Neurophysiology and Neuroplasticity Studies

Swallowing is a complex biological function that is controlled by six pairs of cranial nerves and many areas/centers in the brainstem and brain. Disruptions in any of the complex swallowing neural pathways may lead to difficulty swallowing (also known as dysphagia). 

The series of swallowing neurophysiology and neuroplasticity studies conducted by our team aim to help us better understand the underlying central and peripheral neural mechanisms that control this vital human function, in an effort to inform clinical decisions and develop neurophysiologically-driven treatments.

Brain Activity during swallowing

Brain activity during swallowing in healthy young adults

Our early swallowing neurophysiology work focused on providing insights on the underlying neural mechanisms of swallowing function in healthy adults (Malandraki et al. 2009; Malandraki et al. 2010; Malandraki et al. 2011; Paine et al. 2011). Based on this work our team was among the first to identify areas of the brain responsible for different aspects of the swallowing sequence, thus providing insights on functional specificity and further validation for the role of the brain (cortex and subcortex) in swallowing control.

Brain slices

Areas of most significant activation during swallowing (shown in red), during throat clearing (shown in blue), and during tongue tapping (shown in yellow). (Malandraki et al. 2009)

Developmental Neuroplasticity of Swallowing and Speech – CP study

One of our largest studies (funded by NIH and AACPDM) has been focused on examining the neuroplastic adaptations of swallowing and speech in school age children with unilateral and bilateral brain damage manifesting as cerebral palsy (CP). 

In essence by investigating the behavioral, peripheral, and central neurophysiological profile of these children we have started gaining a better understanding of how the central and the peripheral nervous systems adapt for several functions, such as feeding, swallowing, and speech after early brain lesions. This understanding is imperative in our efforts to develop new and better treatments for feeding, swallowing, and speech for these children who currently remain largely under-treated in these domains. This study is partially supported by the NIH (NIDCD) and the American Academy of Cerebral Palsy and Pedal-with-Pete Foundation.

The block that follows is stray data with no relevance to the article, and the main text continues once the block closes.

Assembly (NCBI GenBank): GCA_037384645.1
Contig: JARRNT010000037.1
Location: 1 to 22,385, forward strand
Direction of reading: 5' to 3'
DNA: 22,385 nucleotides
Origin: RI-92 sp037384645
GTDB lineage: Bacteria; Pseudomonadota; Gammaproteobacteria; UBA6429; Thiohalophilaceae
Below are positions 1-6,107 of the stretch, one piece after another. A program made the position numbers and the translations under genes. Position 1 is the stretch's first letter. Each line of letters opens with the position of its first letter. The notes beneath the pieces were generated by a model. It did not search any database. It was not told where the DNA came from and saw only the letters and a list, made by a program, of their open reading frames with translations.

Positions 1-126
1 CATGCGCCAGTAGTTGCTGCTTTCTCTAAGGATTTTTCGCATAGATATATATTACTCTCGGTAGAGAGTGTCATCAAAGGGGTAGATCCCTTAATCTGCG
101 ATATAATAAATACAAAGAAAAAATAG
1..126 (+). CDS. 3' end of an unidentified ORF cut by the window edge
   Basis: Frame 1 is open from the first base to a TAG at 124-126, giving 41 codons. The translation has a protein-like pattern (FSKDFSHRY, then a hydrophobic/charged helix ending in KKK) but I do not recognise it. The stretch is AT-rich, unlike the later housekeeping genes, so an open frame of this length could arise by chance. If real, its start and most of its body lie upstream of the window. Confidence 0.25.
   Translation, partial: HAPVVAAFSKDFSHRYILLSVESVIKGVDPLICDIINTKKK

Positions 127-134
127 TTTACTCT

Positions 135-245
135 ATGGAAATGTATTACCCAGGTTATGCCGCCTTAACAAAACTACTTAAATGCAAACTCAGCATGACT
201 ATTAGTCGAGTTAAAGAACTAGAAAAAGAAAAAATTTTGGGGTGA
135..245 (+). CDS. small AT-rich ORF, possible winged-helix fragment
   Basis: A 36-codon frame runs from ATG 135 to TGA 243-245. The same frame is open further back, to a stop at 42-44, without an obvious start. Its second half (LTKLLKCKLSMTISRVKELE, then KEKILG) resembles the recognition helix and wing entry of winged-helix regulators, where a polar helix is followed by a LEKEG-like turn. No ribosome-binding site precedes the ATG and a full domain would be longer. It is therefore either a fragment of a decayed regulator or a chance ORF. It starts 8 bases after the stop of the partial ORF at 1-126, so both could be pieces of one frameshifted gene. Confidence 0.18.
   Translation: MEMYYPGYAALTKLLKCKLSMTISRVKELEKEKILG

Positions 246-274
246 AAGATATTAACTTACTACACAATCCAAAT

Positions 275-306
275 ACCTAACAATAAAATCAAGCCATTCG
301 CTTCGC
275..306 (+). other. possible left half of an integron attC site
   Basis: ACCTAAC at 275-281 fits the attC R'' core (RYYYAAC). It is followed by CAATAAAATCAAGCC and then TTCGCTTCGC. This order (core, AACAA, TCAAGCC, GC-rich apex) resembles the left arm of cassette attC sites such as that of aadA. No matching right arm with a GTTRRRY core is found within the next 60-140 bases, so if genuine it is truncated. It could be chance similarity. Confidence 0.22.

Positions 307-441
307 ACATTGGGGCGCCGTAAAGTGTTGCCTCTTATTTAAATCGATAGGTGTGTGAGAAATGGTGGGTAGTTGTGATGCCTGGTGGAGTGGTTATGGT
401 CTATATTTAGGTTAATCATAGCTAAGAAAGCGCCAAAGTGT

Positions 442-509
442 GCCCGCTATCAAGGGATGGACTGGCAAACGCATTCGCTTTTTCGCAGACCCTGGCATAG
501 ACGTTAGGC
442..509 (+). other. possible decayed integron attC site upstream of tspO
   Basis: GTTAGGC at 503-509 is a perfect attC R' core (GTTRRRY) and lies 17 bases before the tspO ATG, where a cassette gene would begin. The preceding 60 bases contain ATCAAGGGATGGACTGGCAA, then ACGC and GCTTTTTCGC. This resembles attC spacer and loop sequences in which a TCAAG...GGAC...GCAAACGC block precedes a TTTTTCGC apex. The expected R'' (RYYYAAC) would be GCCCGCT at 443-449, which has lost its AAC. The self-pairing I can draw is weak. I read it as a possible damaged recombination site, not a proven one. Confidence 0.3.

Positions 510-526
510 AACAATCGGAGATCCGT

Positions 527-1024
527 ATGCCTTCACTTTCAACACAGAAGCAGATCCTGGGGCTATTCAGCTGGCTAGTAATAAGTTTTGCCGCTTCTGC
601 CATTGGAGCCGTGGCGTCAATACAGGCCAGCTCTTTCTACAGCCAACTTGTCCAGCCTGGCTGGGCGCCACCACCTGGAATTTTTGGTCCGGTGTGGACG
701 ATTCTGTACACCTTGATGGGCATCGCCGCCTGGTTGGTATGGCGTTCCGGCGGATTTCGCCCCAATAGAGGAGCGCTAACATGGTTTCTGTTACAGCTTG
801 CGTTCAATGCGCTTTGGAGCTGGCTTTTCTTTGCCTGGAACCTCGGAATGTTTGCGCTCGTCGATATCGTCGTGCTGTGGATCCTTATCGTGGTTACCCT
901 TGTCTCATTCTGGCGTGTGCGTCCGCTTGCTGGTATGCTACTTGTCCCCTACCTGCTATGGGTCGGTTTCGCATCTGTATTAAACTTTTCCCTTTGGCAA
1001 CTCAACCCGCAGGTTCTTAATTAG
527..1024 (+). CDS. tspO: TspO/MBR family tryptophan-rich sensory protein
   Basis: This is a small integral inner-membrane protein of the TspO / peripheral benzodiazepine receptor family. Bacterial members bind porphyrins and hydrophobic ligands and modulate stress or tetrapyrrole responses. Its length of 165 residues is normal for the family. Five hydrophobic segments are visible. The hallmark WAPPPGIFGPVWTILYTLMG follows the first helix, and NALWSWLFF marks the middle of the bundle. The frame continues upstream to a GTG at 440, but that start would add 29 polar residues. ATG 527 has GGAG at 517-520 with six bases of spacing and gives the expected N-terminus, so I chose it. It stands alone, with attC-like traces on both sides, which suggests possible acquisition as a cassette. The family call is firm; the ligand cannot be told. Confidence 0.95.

These studies are now closed to recruitment and data analyses is in progress. Several manuscripts are under review or in preparation and will become available as soon as they are published. If you have any questions about these studies please contact us at

SMN network in CP

Sensorimotor network at rest of two children with unilateral CP. Our preliminary studies show that children with bilateral sensorimotor resting networks (as shown on the right image) may have more severe clinical signs of dysphagia than children with contralesional sensorimotor resting networks (shown on the left image) (Malandraki et al. 2017, ESSD).

Determining the Relationship between Swallowing and Speech Across the Lifespan